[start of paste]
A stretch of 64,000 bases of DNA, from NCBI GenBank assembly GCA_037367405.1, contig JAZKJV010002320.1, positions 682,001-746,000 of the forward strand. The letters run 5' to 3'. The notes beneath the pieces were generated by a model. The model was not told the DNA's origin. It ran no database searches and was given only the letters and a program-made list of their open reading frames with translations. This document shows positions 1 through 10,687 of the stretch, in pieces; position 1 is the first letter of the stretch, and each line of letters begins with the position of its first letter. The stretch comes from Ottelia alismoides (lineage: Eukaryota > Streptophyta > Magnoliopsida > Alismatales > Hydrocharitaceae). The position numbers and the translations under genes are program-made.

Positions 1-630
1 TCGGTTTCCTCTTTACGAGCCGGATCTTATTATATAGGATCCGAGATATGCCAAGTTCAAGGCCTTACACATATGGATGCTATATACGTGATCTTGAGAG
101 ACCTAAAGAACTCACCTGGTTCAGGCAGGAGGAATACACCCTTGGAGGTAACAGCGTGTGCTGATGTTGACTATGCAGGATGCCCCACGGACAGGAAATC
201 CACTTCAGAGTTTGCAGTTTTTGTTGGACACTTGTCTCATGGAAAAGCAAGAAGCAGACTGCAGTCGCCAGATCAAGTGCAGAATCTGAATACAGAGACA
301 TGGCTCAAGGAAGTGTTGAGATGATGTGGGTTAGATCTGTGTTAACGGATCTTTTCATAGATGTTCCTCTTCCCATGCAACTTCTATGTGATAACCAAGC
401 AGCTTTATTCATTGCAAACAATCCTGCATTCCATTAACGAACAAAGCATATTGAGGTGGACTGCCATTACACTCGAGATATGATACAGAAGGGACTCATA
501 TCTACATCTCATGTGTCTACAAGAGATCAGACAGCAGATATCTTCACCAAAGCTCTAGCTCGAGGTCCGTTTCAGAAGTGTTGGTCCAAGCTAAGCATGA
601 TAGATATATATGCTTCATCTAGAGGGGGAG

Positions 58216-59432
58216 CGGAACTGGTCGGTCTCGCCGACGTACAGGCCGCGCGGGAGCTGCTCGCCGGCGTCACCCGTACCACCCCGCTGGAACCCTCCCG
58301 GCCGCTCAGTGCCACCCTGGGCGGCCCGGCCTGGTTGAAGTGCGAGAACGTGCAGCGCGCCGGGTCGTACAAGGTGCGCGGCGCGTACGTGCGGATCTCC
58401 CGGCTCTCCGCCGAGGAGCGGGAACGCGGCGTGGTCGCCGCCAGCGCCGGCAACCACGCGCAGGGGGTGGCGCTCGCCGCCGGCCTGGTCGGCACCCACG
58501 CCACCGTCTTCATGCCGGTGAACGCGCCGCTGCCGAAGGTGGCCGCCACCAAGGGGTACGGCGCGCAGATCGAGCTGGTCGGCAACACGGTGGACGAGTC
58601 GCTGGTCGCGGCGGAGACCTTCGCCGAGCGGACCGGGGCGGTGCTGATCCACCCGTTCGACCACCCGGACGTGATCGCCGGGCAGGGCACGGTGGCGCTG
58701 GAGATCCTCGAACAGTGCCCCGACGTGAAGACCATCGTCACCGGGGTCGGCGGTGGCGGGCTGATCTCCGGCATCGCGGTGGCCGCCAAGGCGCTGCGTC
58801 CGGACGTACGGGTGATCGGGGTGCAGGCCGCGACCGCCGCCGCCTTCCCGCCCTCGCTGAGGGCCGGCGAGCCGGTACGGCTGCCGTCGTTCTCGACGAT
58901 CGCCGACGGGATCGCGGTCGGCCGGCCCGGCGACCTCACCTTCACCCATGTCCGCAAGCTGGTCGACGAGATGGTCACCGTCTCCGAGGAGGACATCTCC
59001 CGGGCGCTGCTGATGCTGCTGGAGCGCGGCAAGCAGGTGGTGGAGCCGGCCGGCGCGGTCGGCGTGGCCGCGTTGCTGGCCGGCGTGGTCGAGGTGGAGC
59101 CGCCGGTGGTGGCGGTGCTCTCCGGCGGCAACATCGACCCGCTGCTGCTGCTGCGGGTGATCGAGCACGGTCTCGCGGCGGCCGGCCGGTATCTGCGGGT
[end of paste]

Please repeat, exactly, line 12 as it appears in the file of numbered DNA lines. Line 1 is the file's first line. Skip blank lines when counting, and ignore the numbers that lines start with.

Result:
58301 GCCGCTCAGTGCCACCCTGGGCGGCCCGGCCTGGTTGAAGTGCGAGAACGTGCAGCGCGCCGGGTCGTACAAGGTGCGCGGCGCGTACGTGCGGATCTCC